June 2009

CT-guided Injections Relieve Back Pain

Cynthia Chin, M.D.
UCSF Precision Spine and Peripheral Nerve Center

Chronic pain is a particularly difficult condition to treat because the source of pain is often unknown. Some patients suffering from back, neck, arm, leg and hip pain spend years trying various treatments. A treatment approach in which spinal injections are placed using advanced imaging technology, the 64-slice computed tomography (CT) scanner, can benefit these patients.

Injections are typically placed using fluoroscopic guidance. The 64-slice CT scanner offers advantages compared to fluoroscopy. CT creates detailed images of nerves, muscles and bones, allowing neuroradiologists to evaluate these areas as potential sources of a patient's pain and to precisely place needles at the affected nerves. This reduces risk of additional pain and increases safety by avoiding arteries and veins.

Studies have shown that CT-guided spinal injections are an accurate and precise approach for treatment of back pain. Depending on a patient's condition, pain relief lasts from weeks to months or longer. In some cases, injections completely resolve pain, allowing patients to avoid surgery. Injections also may be used to manage a patient's pain while he or she waits for surgery or begins physical therapy. A patient's response to injections can be indicative of response to surgery, providing valuable information for both patient and physician.

Patient Selection

The 64-slice CT-guided spinal injections can be performed for patients suffering from back, neck, leg, arm and hip pain as well as peripheral nerve disorders. Pain may be due to a variety of conditions, including herniated disc, spinal stenosis, facet joint and sacroiliac joint disease, synovial cysts, Tarlov cysts, vertebral and sacral fractures due to osteoporosis or tumor and nerve entrapment syndromes, such as extraspinal sciatica, also known as piriformis entrapment.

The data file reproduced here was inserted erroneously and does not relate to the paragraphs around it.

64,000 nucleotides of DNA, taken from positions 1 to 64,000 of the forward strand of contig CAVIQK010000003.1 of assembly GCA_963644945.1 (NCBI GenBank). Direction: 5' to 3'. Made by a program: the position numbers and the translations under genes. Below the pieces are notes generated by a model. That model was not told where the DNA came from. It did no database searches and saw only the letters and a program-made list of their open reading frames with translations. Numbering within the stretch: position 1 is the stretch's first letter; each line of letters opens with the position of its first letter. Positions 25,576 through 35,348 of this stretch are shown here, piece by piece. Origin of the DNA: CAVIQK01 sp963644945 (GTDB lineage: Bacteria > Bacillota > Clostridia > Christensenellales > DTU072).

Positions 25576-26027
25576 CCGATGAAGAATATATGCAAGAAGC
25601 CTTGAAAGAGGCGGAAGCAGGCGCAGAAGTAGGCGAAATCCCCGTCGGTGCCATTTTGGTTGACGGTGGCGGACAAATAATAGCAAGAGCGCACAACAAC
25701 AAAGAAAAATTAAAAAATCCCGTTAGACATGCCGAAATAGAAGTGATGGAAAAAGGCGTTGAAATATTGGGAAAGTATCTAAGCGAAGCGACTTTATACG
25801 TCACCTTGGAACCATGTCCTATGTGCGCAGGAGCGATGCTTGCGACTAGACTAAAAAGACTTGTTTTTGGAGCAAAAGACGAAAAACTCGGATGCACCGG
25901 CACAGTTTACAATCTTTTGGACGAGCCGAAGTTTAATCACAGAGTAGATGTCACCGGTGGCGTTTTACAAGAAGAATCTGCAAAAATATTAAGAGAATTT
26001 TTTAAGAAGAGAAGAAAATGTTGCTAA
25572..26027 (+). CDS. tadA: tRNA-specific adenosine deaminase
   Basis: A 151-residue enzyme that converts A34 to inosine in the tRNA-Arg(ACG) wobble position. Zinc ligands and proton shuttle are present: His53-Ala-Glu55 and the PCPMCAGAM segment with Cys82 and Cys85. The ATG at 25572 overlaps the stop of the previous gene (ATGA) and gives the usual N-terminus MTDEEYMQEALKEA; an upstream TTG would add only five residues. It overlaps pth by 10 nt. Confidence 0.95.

CT guided procedures may be particularly helpful for patients who are not candidates for surgery, such as elderly patients or those with pre-existing medical conditions; those who have had extensive surgery with hardware that obscures or distorts the usual spinal anatomy; and patients with nerve entrapments and cysts that may not be amenable to injection under usual fluoroscopic guidance since soft tissue structures are not visualized with fluoroscopy.


Injections are performed on an outpatient basis and take between 20 minutes to an hour. Injections are administered by a neuroradiologist. A nurse monitors the patient in the treatment room during the entire procedure. Conscious sedation is administered for comfort. Long-acting anesthetic and steroids may be injected to help decrease nerve inflammation and resultant pain. Because CT can image soft tissue structures clearly, the risk of inadvertent injection into vessels or nerves is significantly decreased.

After the procedure is completed, patients are observed for an hour before going home, at which point they can slowly resume normal physical activities. Many patients chose conscious sedation during the procedure, though it can be performed without sedation.

UCSF Precision Spine and Peripheral Nerve Center

Our neuroradiologists have over a decade of experience performing CT-guided spinal injections. We offer the very latest CT-imaging-guided procedures to diagnose and treat back, neck, arm, leg and hip pain, and peripheral nerve disorders, including:

  • Cervical, thoracic and lumbar selective nerve blocks
  • Facet and epidural injections
  • Kyphoplasty
  • Radiofrequency ablation (RFA) of facet and sacroiliac joints
  • Sacroplasty
  • Spinal biopsy
  • Spinal tumor ablation
  • Vertebroplasty

We also offer magnetic resonance (MR) neurography, an MRI for imaging the peripheral nerves beyond the spinal canal. This technology helps diagnose nerve disease in patients who have relatively normal routine lumbar or cervical spine imaging results. MR neurograms use high resolution fat suppression sequences to detect the signal of normal and abnormal nerves.

Our neuroradiologists perform all procedures and interpret results. We work closely with referring physicians to coordinate patient care. Reports are prepared within 24 hours and can be sent with your patient on a CD, "messengered" to your office or viewed online from your office using our WEBPACS system.

The UCSF Precision Spine and Peripheral Nerve Center is located at our China Basin campus.

For more information, contact the Physician Referral Service at UCSF Medical Center:

Phone(800) 444-2559
Email referral.center@ucsfmedctr.org

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